D527 Interpretation of Complex Structures: Techniques for Unraveling Structural Geometry and History

Course Facts

Course Code:
3 days
Virtual Classroom
2.4 Continuing Education Units
24 Professional Development Hours
Certificate Issued Upon Completion


Business Impact: Correctly evaluating both the timing of trap formation and the corresponding burial history are essential to building a portfolio of drillable prospects and assessing risk.

This is a hands-on workshop that is focused on interpretation techniques for complex 2D and 3D seismic data. Many exploration areas have undergone multiple periods and directions of deformation and often misinterpreted. 2D and 3D seismic data in complex areas present very different problems for the interpreter. 2D seismic data sets are less time consuming to interpret but usually there are not enough data to constrain theinterpretation. Complexly deformed 3D datasets can present a different challenge, as the frequency and complexity of the faulting can be overwhelming. In both cases, experience in unraveling, multiple deformations, evaluating confusing map patterns, evaluating results from auto-fault picking and machine learning, and knowing best practice use of seismic attributes for structural interpretation is essential.

Duration and Training Method

This highly interactive virtual classroom course, divided into 6 webinar sessions (equivalent to a three-day classroom course), is oriented towards problem solving rather than theory. It contains short lectures interspersed with seismic interpretation exercises, discussions and experimental models. All remote participants are required to have and use both a camera and microphone, and need to be willing to be an active participant. The ratio of exercises to lectures is 80:20. Enrollment is limited to 15 participants.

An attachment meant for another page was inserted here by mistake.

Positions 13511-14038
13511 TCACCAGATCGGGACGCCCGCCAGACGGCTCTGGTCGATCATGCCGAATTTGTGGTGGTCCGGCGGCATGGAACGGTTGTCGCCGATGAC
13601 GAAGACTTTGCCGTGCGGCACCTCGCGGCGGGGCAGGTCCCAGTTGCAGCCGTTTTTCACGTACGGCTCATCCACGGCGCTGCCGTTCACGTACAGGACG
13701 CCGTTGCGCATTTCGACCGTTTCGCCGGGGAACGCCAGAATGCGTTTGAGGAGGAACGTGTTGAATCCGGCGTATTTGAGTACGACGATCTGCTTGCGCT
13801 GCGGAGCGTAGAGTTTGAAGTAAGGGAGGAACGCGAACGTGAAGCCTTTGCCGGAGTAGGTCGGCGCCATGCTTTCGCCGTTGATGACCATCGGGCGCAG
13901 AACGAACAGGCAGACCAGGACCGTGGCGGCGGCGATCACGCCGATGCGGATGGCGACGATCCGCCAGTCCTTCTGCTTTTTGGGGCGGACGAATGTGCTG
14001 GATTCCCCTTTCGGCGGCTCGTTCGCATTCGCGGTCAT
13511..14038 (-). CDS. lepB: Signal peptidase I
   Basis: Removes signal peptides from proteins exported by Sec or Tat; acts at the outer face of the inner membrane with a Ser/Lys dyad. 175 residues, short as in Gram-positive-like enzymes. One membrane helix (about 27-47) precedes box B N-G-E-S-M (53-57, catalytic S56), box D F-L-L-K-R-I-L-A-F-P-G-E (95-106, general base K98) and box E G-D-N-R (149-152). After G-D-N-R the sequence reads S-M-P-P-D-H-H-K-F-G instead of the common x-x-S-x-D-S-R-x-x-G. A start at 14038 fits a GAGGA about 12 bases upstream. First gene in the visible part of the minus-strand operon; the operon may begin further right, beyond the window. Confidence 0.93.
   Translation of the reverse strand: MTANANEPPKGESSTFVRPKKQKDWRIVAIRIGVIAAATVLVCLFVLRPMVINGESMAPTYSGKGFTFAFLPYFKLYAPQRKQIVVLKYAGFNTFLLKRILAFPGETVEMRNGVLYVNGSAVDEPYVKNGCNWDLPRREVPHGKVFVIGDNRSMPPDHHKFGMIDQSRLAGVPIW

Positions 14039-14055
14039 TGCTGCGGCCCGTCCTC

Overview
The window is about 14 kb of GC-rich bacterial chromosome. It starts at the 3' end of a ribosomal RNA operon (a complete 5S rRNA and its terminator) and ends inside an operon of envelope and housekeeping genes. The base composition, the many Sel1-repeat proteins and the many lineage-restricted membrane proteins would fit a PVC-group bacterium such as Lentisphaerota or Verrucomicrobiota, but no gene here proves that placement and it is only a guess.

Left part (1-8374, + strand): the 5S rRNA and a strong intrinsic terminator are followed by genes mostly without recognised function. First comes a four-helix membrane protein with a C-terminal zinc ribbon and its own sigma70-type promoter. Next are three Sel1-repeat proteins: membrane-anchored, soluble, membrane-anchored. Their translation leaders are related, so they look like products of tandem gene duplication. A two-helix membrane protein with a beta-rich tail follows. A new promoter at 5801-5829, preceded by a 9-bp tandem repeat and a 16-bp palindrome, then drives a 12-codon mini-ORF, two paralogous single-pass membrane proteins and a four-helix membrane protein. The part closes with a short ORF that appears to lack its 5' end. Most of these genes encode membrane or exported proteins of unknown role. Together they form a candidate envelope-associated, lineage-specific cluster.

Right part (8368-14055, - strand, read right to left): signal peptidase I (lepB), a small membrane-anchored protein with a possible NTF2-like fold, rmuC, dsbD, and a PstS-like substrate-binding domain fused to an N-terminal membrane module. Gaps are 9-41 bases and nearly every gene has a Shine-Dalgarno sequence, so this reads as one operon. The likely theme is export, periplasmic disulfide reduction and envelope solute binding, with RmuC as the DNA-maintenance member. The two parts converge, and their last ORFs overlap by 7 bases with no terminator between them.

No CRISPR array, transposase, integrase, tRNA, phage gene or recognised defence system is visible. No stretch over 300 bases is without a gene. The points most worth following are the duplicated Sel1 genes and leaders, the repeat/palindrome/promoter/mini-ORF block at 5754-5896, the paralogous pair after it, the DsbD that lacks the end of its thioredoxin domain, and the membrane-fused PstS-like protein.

Participants will learn to:
  1. Analyze data and select an appropriate structural analysis workflow for interpreting a data set.
  2. Understand the possible causes for complex structures and know how to use structural analysis tools such as regional elevation, recognizing growth layers, fault-fold relationships, recognizing detachments and ductile layers to constrain interpretation.
  3. Understand the theoretical and experimental basis for structural models and understand the impact of detachments and ductile layers on structural style.
  4. Learn how to differentiate strike-slip deformation from multiple deformation events.
  5. Understand the concepts of restoration and forward modelling and employ them to diagnose interpretation errors.
  6. Analyze the use of curvature analysis and coherence as a proxy for fault mapping.
  7. Analyze pre-existing structural interpretations

Structural interpretation topics covered will include:

  • Structural analysis work flow – how to determine the best way to approach each data set
  • Quick restoration techniques to diagnose interpretation errors
  • Differentiating strike-slip deformation from oblique reactivation of basement faults or inversion
  • Recognizing map patterns of reactivated structures
  • How useful are traditional fault analysis tools in areas of multiple deformations?
  • Do older faults always get reactivated?
  • Is lineament analysis useful?
  • Use of growth stratigraphy to determine timing of each deformation event
  • Use of curvature analysis and coherence as a proxy for fault mapping
  • How ductile layers change patterns of fault reactivation

Who should attend

This course is designed for the experienced interpreter working with complex data but could be applicable for geoscientists with a minimum of four to five years’ experience interpreting seismic data and at least a college-level course in structural geology.

Prerequisites and linking courses

This course is designed as a Skilled-Level follow-on to Foundation-Level N090 (Seismic Structural Styles Workshop). A basic knowledge of seismic interpretation is assumed, as presented in N085 (Introduction to Seismic Interpretation).

Geoscientists taking this course may also wish to consider field courses on the Structure and Tectonics portfolio, such as N053 Compressional Structural Styles: Models for Exploration and Production (Alberta, Canada).

Click on a name to learn more about the instructor

Gloria Eisenstadt

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